Prior to the present guidelines the assessment, by the Marine Institute on behalf of the Department of Communication, Marine and Natural Resources, of the suitability of dredged materials for disposal at sea had employed provisional action levels as an aid to evaluation. These provisional action levels were based entirely on sediment chemistry. The responsible agencies have decided that these levels now need to be updated and formalised. The approach proposed in this document aims to provide an improved, and more integrated, assessment of the ecological risks associated with individual sediment dredging and disposal activities. It offers flexibility to deal with issues on a case-by-case basis and improves transparency of the decision-making process. The list of parameters to be assessed has been revised and methods for setting numerical guidance values in other countries have been reviewed. Ideally, guidance levels should comprise chemical and ecotoxicological data specifically relating to Irish sediments. In the absence of a comprehensive dataset for Irish sediments, proposed threshold guidance levels have been based on ecotoxicological data from other sources. Wherever possible, lower threshold guidance values have been based on existing Irish background levels of contaminants. Where background data do not exist for a particular parameter, ecotoxicologically-derived values, corresponding to expected no-effect levels, have been taken from reputable sources. Similarly, upper threshold guidance levels (i.e. levels at which effects may be expected) have been based on ecotoxicological data from reputable sources. The assessment strategy has been designed so that decisions concerning the acceptability of sediments for sea disposal will take into account a range of intrinsic and environmental factors i.e. the strategy adopts a Weight of Evidence approach. The guidance will be reviewed and revised as necessary, as more information becomes available. Sampling and storage methodology is presented as well as quality assurance and reporting requirements. Guidance on analytical procedures and approval of analytical laboratories is included.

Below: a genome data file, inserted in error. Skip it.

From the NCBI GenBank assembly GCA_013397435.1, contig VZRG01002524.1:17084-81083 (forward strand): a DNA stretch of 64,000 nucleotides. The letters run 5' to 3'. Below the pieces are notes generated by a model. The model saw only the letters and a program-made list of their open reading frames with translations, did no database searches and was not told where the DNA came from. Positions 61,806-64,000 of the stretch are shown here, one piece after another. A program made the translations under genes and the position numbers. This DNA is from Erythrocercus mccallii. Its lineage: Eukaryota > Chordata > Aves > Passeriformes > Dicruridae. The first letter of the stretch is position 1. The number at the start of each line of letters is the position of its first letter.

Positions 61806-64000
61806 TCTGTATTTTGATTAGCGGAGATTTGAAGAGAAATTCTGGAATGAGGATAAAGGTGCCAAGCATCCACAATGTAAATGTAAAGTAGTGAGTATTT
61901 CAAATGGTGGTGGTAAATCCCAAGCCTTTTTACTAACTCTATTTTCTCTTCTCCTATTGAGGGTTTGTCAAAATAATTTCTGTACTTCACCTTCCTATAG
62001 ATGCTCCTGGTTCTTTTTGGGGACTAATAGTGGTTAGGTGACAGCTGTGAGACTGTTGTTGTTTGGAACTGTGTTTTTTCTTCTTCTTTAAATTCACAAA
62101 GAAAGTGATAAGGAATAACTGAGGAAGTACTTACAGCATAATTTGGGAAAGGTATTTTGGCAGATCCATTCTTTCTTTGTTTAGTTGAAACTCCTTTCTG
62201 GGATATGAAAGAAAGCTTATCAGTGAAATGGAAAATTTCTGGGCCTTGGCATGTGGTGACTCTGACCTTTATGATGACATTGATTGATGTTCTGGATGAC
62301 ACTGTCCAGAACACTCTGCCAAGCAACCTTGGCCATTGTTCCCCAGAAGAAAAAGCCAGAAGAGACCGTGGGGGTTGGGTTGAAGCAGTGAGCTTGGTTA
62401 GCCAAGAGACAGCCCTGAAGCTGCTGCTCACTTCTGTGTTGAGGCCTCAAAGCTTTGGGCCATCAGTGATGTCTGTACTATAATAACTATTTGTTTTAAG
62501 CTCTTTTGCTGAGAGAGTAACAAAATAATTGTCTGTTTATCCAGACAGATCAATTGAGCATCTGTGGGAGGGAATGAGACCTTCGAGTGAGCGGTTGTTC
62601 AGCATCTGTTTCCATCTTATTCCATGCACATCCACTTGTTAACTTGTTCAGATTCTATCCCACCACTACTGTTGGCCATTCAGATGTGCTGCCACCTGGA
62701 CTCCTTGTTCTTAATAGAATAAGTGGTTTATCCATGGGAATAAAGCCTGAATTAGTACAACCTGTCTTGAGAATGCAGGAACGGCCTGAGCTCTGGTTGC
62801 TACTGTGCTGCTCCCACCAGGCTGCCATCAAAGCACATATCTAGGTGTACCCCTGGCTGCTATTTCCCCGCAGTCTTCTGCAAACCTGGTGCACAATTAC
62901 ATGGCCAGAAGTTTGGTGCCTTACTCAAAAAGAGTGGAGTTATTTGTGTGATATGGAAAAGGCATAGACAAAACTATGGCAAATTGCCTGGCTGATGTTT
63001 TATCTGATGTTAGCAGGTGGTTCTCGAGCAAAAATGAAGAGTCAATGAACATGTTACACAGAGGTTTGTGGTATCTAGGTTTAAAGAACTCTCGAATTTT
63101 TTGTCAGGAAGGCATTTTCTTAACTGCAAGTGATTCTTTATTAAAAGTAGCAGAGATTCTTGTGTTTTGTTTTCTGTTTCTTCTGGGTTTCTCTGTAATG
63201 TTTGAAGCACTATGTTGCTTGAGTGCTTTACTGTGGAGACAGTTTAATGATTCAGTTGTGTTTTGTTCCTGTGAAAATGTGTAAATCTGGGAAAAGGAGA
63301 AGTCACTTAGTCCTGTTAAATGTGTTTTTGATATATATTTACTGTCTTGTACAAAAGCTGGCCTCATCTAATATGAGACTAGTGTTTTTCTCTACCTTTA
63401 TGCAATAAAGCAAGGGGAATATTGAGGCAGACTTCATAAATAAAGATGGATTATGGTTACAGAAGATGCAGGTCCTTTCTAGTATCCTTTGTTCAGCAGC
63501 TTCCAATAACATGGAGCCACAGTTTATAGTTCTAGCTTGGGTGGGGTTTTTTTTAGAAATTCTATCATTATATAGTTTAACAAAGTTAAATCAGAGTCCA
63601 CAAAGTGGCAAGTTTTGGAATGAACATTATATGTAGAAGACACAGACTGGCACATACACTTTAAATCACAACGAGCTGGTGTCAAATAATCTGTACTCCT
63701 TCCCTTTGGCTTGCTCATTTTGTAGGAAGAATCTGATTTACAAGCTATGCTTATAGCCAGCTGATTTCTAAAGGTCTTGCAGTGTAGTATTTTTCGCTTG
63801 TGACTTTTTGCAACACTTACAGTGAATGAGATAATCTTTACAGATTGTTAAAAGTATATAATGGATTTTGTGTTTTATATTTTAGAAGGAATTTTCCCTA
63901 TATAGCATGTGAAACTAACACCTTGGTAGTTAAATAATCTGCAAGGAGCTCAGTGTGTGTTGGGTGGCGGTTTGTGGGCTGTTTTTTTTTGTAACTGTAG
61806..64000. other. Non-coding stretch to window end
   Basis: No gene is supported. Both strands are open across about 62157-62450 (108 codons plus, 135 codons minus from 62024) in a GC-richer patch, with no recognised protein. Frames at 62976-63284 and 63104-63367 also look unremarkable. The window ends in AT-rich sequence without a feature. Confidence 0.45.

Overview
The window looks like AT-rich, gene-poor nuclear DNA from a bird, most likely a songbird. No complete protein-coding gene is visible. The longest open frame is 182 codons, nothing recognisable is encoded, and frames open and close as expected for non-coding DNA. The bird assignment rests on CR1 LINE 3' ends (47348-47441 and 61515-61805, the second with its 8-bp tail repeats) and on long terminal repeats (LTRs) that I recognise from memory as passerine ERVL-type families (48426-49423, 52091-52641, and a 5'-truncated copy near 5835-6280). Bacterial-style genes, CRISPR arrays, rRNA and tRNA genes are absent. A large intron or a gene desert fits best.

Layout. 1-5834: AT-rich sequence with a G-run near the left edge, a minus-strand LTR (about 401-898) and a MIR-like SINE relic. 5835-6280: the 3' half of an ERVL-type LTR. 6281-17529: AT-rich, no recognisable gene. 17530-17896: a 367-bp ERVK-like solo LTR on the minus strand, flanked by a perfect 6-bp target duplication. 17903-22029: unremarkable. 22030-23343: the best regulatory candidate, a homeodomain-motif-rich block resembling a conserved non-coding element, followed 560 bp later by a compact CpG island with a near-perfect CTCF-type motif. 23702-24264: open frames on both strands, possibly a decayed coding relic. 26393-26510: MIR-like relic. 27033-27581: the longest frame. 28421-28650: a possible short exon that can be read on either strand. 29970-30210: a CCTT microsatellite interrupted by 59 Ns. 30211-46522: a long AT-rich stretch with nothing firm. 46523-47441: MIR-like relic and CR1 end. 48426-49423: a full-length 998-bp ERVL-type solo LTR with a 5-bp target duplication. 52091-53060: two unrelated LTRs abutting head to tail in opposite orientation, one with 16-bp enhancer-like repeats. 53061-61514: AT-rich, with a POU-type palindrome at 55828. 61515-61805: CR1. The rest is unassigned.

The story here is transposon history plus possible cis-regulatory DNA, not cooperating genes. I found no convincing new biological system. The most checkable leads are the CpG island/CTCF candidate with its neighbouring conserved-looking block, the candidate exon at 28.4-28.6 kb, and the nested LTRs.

• Gutted to round-weight conversion factors for anglerfish (Lophius poscatorius and Lophius budegassa)

      Lordan, C.; Gerritsen, H.D. (Marine Institute, 2006)
      In response to a request from the Department of Communications Marine and Natural Resources and fishing industry, the conversion factors used to estimate round or live weights from gutted anglerfish were re-examined. A number of data sources was available from survey data, port sampling and observer trips. In some cases, the liver is left in place when the fish are gutted. For these landings a separate conversion factor is necessary. The conversion factors were found to be independent of fish size, however, some significant differences between the data sources were found. Significant differences between the conversion factors of the two species of anglerfish (Lophius piscatorius and L. budegassa) were also found. As commercial landings of anglerfish are not usually speciated, a generic conversion factor was estimated for Lophius spp. by combining the data for both species after weighting by the estimated proportions of the two species in the Irish landings. The resultant conversion factor for fully gutted fish is 1.23 and 1.17 when the liver is left in place; both estimates are lower than the current Irish factor of 1.28.
    • Gyrodactylosis

      Marine Institute (Marine Institute, 2011)
      This leaflet gives information on gyrodactylosis. This disease is caused by Gyrodactylus salaris, a freshwater ectoparasite of Atlantic salmon.
    • Harmful and nuisance algal blooms in Irish coastal waters 1990 - 1993

      Silke, J.; Jackson, D. (ICES, 1993)
      Algal blooms occur naturally around our coast. These high concentrations of planktonic algae are associated with favourable conditions of light and nutrients, and often occur at stratification/ mixing fronts. Many blooms are completely harmless, and form the diet of shellfish and zooplankton. Some colour the water red or brown. A few species are toxic and can cause fish kills or make shellfish unsafe to eat. The Fisheries Research Centre monitors phytoplankton in order to detect any toxic or potentially harmful blooms. The harmful and nuisance algal events from 1990 to 1993 are described.